1. Breath is our universal guiding life force. As we inhale and exhale, we bring our attention inward, remembering our intentions and keeping our mind focused on the breath whenever it darts away. Whatever our physical posture, it always comes secondary to our breath.
  2. We are not our bodies. Our bodies are merely temporary vehicles through which we perceive the world; they encapsulate our eternal souls. The purpose of yoga is to transcend this physical body, our external circumstances, and all that exists in the material world, to reach our highest potential.
  3. Practically speaking, however, a state of yoga begins with physical health. No one can find a relationship with the divine when they are sick, diseased, or in wrenching pain. But it is all linked. In yogic teachings, there is no division between “mind” and “body”.
  4. Yoga is as much a science of the mind as it is a study of the physical postures. It is the ability to direct the mind exclusively toward an object and sustain that direction without any distractions. If we aren’t internally rooted in that which is eternal — the divine source — we will naturally feel uprooted, lost, confused and dis-eased, whatever the circumstances. Our greatest obstacle to experiencing our true nature lies in overcoming the the mind.
  5. The ultimate goal is unity between mind, body, and soul – that immutable unchanging force within us. This is the most abstract and nebulous of concepts and I struggle for a concrete way to describe it — but the more I try, the more I surrender to the understanding that perhaps there are implications far more complex and extraordinary than any of our present day vocabulary can communicate.

These lessons are still sinking in, but their wisdom carry so much relevance.

It is tempting to view yoga through a dualistic lens: a tug-of-war between the humbling and glorifying experiences, steady and ecstatic, flat and expansive, rooted and lifted — not unlike the dance of life. These opposing forces are inherent in many of the physical asanas. For example, in Tree pose (Vrikshasana), we are at once rooting down into the Earth, while lifting up through the crown of our head.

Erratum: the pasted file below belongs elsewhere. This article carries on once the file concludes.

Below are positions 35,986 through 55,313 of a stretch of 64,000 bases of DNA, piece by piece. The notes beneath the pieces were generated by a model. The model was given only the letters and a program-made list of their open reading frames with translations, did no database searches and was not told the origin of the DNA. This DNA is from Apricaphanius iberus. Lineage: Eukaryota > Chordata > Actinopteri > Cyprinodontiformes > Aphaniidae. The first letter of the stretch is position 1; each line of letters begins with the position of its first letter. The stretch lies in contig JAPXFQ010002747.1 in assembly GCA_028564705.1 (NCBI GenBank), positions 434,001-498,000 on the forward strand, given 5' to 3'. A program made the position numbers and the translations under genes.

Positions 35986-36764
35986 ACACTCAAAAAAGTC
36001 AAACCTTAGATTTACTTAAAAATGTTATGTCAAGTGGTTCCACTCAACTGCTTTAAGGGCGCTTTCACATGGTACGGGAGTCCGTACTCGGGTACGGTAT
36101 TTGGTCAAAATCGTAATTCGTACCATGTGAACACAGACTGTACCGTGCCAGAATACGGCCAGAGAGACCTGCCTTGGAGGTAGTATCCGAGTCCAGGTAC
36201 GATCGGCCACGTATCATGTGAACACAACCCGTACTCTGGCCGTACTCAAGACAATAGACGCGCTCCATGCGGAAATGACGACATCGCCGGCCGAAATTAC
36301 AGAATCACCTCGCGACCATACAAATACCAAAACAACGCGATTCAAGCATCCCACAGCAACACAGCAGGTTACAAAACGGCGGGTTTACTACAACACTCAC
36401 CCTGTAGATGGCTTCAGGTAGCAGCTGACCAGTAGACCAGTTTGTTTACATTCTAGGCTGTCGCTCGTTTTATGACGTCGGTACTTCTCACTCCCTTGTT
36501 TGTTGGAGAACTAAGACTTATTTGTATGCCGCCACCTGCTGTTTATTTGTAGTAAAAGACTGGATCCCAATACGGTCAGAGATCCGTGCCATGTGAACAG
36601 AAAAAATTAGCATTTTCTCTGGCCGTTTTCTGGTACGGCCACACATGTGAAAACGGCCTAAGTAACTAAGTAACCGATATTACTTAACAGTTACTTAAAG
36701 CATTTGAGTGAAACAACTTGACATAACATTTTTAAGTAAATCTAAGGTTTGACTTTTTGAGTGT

These opposing forces comprise the makeup of yoga. But when duality falls away and unity begins to take shape, that’s when as Krishnamacharya puts it, “truth is known..the mind is clear…the breath is controlled”, a state of steadiness and enlightenment in this earthly life is possible. That is yoga.

In life, each of us experiences trauma, heartbreak, and disaster. Yoga teaches us that we need not wither with each incident. Like a firm redwood tree, if we are rooted in the ground we can stay rooted in ourselves, meet disaster, and continue growing. Furthermore, if those roots connect with the roots of others, we can become an intertwined network, nourishing and supporting each other as we all grow together.

“Alone we can do nothing, but together our minds fuse into something whose power is far beyond the power of its separate parts. The kingdom cannot be found alone, and you who are the kingdom cannot find yourself alone.”

So, what is yoga? It’s a bit of religion, a bit of spiritual community, a bit of health. Sure, it’s peace, love, and happiness too. But in its purest form, it’s a personal journey, one of self-discovery that opens the door to self-understanding and an ability to see each being with equal vision. I am nowhere near yogi status. But I breathe easier knowing that between Mother Earth supporting us from beneath and the Father Almighty gazing from the heavens (or however you want to attribute the genders), there is a whole universe within each of us waiting to be unlocked.

That journey is just beginning.